The Directive focuses obligations on data controllers, although the GDPR will also place numerous regulatory obligations on data processors (the entities which process data under instruction from data controllers). 

Data controllers must comply with the data protection principles set out in the relevant legislation.

The first (and arguably most important) principle provides that personal data must be processed “fairly and lawfully”.

To comply with this principle, data controllers must provide those whose personal data they process with certain information.

This information must tell the individual who the data controller is, what data is being collected and what this data will be used for.

Unless the processing is “necessary” for one of the limited reasons set out in the legislation, the data controller must gain the individual’s consent to the processing.

The consent given must be freely given, specific, informed and unambiguous and the individual must be given the option to “opt-out” of the processing.

Where “sensitive” personal data is processed (such as health data) the consent must be “explicit” (ie. the individual must clearly “opt-in” to the processing through some positive action).  

Wearables present a tricky challenge in getting this information across; screen space is limited or non-existent.

Unless there are appropriate other ways in which to get this information across (such as in the main terms of service provided by a CSP), efforts must be made to come up with innovative ways to draw users’ attention to data protection policies and secure appropriate consents.

CSPs may be reliant on device manufacturers or app developers to provide this information to users and should seek contractual assurances that the information has been gathered and may be used by the CSP lawfully.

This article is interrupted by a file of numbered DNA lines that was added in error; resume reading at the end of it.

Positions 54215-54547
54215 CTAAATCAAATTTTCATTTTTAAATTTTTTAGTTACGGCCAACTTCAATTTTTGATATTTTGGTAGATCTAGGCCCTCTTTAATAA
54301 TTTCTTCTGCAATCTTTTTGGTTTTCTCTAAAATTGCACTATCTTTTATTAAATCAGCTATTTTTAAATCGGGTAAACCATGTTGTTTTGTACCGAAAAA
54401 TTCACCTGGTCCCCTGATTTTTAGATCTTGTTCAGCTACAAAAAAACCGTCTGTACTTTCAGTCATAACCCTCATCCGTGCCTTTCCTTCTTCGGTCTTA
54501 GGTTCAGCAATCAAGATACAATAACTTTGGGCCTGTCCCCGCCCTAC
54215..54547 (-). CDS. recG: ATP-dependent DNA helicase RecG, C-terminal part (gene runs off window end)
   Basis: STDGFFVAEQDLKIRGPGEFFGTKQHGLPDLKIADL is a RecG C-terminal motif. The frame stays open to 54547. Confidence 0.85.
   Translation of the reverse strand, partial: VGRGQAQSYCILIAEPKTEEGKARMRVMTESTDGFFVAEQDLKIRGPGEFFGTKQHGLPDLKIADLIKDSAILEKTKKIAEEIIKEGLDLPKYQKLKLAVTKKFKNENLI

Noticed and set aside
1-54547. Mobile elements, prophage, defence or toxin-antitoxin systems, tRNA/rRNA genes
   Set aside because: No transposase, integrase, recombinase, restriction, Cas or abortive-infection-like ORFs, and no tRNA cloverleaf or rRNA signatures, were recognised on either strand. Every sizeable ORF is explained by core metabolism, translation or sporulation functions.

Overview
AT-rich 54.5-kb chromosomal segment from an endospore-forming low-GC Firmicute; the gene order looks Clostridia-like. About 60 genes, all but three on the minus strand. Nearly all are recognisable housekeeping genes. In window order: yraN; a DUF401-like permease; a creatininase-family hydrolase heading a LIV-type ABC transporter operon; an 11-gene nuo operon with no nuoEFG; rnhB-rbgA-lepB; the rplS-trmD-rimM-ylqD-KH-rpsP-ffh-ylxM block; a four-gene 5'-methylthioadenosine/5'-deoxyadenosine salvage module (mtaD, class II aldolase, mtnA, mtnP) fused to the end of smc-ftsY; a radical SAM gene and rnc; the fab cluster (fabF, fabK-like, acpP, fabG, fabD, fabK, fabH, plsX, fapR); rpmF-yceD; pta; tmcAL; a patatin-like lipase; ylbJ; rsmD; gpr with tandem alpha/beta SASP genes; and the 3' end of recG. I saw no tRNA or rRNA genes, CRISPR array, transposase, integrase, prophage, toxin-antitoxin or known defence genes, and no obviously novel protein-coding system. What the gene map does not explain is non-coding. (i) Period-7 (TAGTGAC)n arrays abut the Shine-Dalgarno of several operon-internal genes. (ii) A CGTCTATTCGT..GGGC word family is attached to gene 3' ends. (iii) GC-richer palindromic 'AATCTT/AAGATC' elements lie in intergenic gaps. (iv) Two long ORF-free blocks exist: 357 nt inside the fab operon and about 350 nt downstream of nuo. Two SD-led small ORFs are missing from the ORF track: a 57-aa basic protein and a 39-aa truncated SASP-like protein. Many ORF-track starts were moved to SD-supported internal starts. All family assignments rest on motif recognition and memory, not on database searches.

CSPs that provide “public communications services” (eg. telecoms or internet access) have an additional obligation in relation to data loss; they must notify the relevant national authority if any personal data which they process in connection with their service is lost, destroyed, altered or disclosed to an unauthorised person, whether this occurs accidentally or unlawfully.

The notification must take place within 24 hours of discovery of the breach, even if this is simply an initial notification while more information is gathered to provide a full notification.

Customers must also be notified if the breach is likely to adversely affect them.

It is debatable whether data collected from wearables would be data processed in connection with their service, but this is an additional regulatory burden for public communications services to consider.

The GDPR will widen such breach notification requirements beyond just “public communications services”.

In the UK, serious breaches of data protection legislation can attract fines of up to £500,000 (which will rise significantly under the GDPR and could reach five percent of global turnover), and of course serious brand damage can follow from disgruntled users going public with their complaints.

This is not something to be taken lightly.